mercredi 31 octobre 2018

Expressions I don’t use anymore

Screaming buy
Priced for perfection...

These are some of the financial expressions I don’t use anymore or that I’ve never used. Why? Because they’re all easy formulas for something that’s not that easy to evaluate.

Let’s take two examples. Two great companies which operate in a duopoly industry and which are very predictable: Mohawk Industries in the carpet corner and Mastercard in the electronic payment corner.

Mohawk Industries (MHK): After a couple of disappointing quarters, MHK has fallen to it’s lowest price in 5 years. It’s currently selling for 10 times next year’s earnings which is exceptionally cheap  for that company. The average PE ratio has been around 18-20 for many many years even if it’s a cyclical company. But for the short term, I don’t see how things could improve that much. After all, many other construction-related stocks have been hurt a lot. But I trust historical datas and I’m sure MHK will be back to the 18-20 PE level in a few years. In other words, there’s no momentum there for the moment but it will be back like Rocky has been back stronger after his defeat. It’s probably gonna take the same time that it took between Rocky I and Rocky II.

Mastercard (MA): That one has been expensive for many years. But results have been great for years and it’s dominating position has improved steadily. It’s currently selling for 25 times next year’s earnings. But when you have a moat like Mastercard, when your ROE is that high (in the 80’s), when your growth is still spectacular (15-20% per year) and your debt level is low, how could you deserve a valuation of 15 times earnings?

So, these two are selling for a price they deserve. I think that Mohawk deserves a price slightly higher but that’s just my opinion.

Not any of these two deserve to be qualified of overvalued or undervalued or priced for perfection or whatever because when you compare them with other similar stocks (in a similar situation) they have similar valuations.

mercredi 24 octobre 2018

Busting the limits

If you're like me, your contributions to your TFSA and to your RRSP have been done many months ago. And all the money has been invested. So, now, you see the 9% decline of the S&P/TSX over the last month and you say to yourself: "Fuck, how come I've already invested all I could?".

Well, maybe it's time to bust your limits.

With your RRSP, you can invest 2000$ more than what you're allowed to without a penalty. It gives you a little flexibility in times like these.

And with both accounts (TFSA and RRSP), for every month you have put more money than what you're allowed to (excessing the 2000$ flexibility you have with the RRSP, in that particular case), you may have to pay a 1% penalty (may have to pay, because I think the governement won't bother you for a few dollars, but I may be wrong). For instance, if you've put 5500$ in your TSFA already and you decide to add 1000$ on november 1st, you may have to pay taxes on the 1000$ that's over what you're allowed to.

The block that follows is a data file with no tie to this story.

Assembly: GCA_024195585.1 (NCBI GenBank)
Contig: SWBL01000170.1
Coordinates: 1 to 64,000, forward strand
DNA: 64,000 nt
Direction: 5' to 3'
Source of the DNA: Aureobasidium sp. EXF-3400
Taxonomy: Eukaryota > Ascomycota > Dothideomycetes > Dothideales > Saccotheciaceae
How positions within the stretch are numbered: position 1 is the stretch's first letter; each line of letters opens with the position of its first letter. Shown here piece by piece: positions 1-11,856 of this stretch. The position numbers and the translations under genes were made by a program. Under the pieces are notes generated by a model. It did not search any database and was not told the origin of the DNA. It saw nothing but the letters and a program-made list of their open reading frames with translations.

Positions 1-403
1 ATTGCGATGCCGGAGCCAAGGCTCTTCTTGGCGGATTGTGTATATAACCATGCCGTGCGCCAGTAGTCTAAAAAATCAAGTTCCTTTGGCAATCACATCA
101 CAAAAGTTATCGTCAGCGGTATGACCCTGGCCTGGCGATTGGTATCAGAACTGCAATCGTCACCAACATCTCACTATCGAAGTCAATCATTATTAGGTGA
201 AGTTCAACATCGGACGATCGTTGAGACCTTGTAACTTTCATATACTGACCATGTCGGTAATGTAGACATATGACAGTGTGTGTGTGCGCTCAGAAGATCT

Precisely, you'll have to pay 1% for each month where you've busted your limit. So, in that case, you'd have to pay 20$ for 2 months of an excess of 1000$.

I don't know if the market will continue to drop and if it's the right moment to invest, but it's interesting to know that, by the end of the year, if we want to put some extra money in our registrered accounts, the penalty isn't that heavy.

Obviously, a market drop in the beginning of a year wouldn't be a good moment to apply that strategy.

samedi 20 octobre 2018

Time to go for some companies with some debt?

There's some fear about high-debt stocks right now because of the rise of the interest rates. Marriott, Sherwin Williams, Lowes and Mohawk (all great companies, but that carry a medium-large debt) have suffered these last days. They've all lost at least 10% of their value recently. There's some other names too, like Canadian Pacific that released great results this week but that didn't rise that much, perhaps partly because of their debt.

I think we should never put a big part of our portfolio in stocks that carry a large debt. The ideal, is a debt-free stock, like Five Below or Richelieu Hardware. But ideal stocks dont always have momentum or an interesting price, so these two examples are not the best in the current situation. But, whatever happens with the reserve or with any other economical stuff, these debt-free companies operate without any worry in that regard. And they sell their stuff for which sales are totally predictable.

I think that the slight rise with the interest rate may be an occasion to look for a great company that carries a medium debt. A great management team that made it's proofs in the past will probably continue to do so with a slight increase of the rate. Obviously, chosing a Valeant type of stock wouldn't be a good idea because I didn't write "astronomical debt".

So, which stocks could be interesting? Those written above. A market drop is a much better moment to buy something than the specific drop of a stock. 

Don't hesitate to disagree with me. 

dimanche 14 octobre 2018

Interest rates in Canada

The market went worried about the rise of interest rate  Actually, it went mad last week.

I don't know what's so worrying about a little increase of the rate. Because all things need to tend to their mean eventually, and since 2009, we're not in the mean at all.

Take a look at the chart below. The average interest rate in Canada over the last 28 years has been  around 6% (5,89% to be precise), and right now we're at 1,5%.